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Airplane Travel & Your Camera

written by: •edited by: Rhonda Callow•updated: 6/27/2011

There are a lot of concerns associated with bringing your camera along on the airplane—primarily, going through airport security. This article goes through the concerns and shows what you need to worry about and how to take care of it.

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    Pack Right

    Your first step to guaranteeing camera safety during airplane travel is to pack correctly. You should always bring your camera and any delicate equipment with you as carryon because, no matter how careful airport personal might be, your check in luggage will stoll be jostled about a fair bit, risking shock damage to the camera. Additionally, the luggage hold can suffer extremes in temperature, which can potentially damage your camera.

    Most airplanes have the poli cy of allowing one personal item and one piece of luggage as carry on. It'd be a good idea to bring your camera case as that personal item. This will ensure that it is with you at all times so that you can make sure no damage will be dealt to it. A padded camera case is a good idea, not just for airplane travel, but also for travel in general.

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    Checking In: X-Rays

    Contrary to the fears of many photographers, standard x-ray equipment has an extraordinarily low risk of damaging your digital camera. In fact, no digital media can really be affected by x-rays, so don't fret about your laptop or phone either. Undeveloped film, on the other hand, may be wiped by the process, so if you have any then request an individual inspection free of x-rays. This is guaranteed by the US Federal Aviation Administration, and similar laws exist in other countries as well.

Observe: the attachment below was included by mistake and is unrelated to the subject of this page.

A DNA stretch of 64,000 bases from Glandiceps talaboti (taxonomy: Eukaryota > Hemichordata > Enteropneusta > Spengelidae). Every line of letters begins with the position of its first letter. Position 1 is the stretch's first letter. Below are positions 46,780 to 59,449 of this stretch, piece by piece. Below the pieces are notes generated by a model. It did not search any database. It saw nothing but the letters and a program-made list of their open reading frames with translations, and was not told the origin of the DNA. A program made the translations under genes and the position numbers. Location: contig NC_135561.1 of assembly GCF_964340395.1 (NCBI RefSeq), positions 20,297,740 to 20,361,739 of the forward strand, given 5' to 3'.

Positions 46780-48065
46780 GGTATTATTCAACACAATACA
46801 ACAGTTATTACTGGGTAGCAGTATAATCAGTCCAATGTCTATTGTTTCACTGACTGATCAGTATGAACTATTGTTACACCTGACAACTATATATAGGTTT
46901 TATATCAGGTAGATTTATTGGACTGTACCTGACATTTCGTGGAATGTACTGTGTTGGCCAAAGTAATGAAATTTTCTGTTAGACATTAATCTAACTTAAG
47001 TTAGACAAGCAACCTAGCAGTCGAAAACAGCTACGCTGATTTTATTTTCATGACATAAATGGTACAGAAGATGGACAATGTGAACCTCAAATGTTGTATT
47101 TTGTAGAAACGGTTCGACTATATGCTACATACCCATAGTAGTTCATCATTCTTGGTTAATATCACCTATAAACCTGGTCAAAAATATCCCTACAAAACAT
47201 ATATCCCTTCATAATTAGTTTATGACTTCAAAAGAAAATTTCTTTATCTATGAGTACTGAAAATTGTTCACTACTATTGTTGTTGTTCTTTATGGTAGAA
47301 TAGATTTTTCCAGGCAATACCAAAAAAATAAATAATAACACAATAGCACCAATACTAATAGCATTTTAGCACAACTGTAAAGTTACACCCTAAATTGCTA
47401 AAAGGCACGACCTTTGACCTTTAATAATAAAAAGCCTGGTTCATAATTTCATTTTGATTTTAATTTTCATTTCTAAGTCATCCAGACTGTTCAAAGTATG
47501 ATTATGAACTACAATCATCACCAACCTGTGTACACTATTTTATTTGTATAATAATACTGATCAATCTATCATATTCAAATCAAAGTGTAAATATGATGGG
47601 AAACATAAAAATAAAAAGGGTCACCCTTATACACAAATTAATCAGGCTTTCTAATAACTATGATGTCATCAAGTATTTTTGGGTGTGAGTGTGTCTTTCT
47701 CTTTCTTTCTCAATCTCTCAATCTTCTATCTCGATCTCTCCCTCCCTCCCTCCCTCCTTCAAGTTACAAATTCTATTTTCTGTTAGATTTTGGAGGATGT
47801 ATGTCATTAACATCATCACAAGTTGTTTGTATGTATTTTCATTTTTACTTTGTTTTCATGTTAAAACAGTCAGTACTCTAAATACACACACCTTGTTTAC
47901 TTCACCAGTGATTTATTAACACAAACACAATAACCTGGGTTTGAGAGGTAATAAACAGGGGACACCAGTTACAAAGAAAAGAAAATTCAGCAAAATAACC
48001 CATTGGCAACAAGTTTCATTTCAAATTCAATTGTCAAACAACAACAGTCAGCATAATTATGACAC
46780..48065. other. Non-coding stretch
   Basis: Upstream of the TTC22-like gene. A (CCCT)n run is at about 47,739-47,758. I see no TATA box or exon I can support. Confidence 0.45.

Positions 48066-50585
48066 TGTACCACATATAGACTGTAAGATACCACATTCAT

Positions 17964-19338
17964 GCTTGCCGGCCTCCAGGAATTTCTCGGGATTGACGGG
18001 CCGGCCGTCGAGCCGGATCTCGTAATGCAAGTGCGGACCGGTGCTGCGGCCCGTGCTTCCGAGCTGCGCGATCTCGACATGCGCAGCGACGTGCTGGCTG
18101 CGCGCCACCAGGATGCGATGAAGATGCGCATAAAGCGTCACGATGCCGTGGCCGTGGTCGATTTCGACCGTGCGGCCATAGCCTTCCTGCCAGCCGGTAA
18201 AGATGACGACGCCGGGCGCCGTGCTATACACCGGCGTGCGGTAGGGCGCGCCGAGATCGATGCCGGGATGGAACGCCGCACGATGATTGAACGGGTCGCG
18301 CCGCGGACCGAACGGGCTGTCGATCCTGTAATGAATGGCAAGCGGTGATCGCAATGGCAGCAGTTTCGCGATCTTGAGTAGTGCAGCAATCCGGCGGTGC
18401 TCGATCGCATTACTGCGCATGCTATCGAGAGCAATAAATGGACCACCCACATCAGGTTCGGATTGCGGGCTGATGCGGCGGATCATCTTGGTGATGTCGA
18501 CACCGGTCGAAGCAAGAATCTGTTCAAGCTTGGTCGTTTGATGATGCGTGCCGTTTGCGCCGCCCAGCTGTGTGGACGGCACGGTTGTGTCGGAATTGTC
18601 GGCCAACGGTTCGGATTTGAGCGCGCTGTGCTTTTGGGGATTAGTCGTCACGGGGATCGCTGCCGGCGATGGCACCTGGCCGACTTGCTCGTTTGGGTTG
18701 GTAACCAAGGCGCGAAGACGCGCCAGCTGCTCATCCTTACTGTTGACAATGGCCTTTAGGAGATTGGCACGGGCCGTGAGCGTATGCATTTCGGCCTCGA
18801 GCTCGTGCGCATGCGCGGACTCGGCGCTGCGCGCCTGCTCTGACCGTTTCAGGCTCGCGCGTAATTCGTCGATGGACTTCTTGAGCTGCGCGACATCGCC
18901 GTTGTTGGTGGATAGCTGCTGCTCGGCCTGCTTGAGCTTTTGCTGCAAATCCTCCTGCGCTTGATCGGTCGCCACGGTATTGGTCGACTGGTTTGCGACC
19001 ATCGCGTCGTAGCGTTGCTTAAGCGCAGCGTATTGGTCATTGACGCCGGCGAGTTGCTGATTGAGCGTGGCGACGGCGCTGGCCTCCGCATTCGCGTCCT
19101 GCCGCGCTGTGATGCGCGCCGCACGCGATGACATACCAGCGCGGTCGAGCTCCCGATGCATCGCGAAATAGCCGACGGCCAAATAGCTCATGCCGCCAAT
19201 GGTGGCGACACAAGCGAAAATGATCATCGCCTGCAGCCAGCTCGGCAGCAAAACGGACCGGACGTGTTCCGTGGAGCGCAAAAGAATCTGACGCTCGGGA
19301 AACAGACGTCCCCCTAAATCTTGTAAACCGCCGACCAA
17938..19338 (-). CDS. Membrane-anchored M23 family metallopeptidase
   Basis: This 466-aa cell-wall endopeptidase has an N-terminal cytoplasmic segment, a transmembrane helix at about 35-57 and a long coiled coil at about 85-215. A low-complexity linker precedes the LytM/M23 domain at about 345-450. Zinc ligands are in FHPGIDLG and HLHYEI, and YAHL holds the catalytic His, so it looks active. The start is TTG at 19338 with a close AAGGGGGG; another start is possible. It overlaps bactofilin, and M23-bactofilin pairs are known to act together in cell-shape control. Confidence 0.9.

However, if the bag holding your digital camera for whatever reason fails inspection by the x-ray machine, you may be in trouble—maybe.

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    Magnetic Devices

    The next step in airport security is using magnetic devices, in particular, metal detecting wands. While these won't always damage your digital equipment, the risk is there. If it comes to an individual inspection, then request to remove your camera and have that inspected without the use of a metal detecting device. As with x-rays, this is a right guaranteed by the US Federal Aviation Administration, also guaranteed by many other countries.

    So, it's probably a good idea to take out your camera before it goes through the x-ray machine, just so that it doesn't get confused with anything that might result in the whole bag being magnetically scanned.

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    While customs won't typically be bothered by possession of photography equipment, if you'll be traveling through some of the less well regulated places in the world, consider carry some sort of proof of purchase with you to prove that you did indeed purchase your equipment, such as a receipt or insurance policy. Some countries may require that you declare photography equipment, or even search through the photos and film, depending on the journalism or censorship laws within the country. Check out the laws of the country before you go.

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    Some people have expressed worry that the acceleration that one undergoes during take off can harm the camera. Don't. Even the most poorly made of cameras can undergo such forces just fine, as long as it won't aggravate something that's already broken. So, bring along your camera in peace.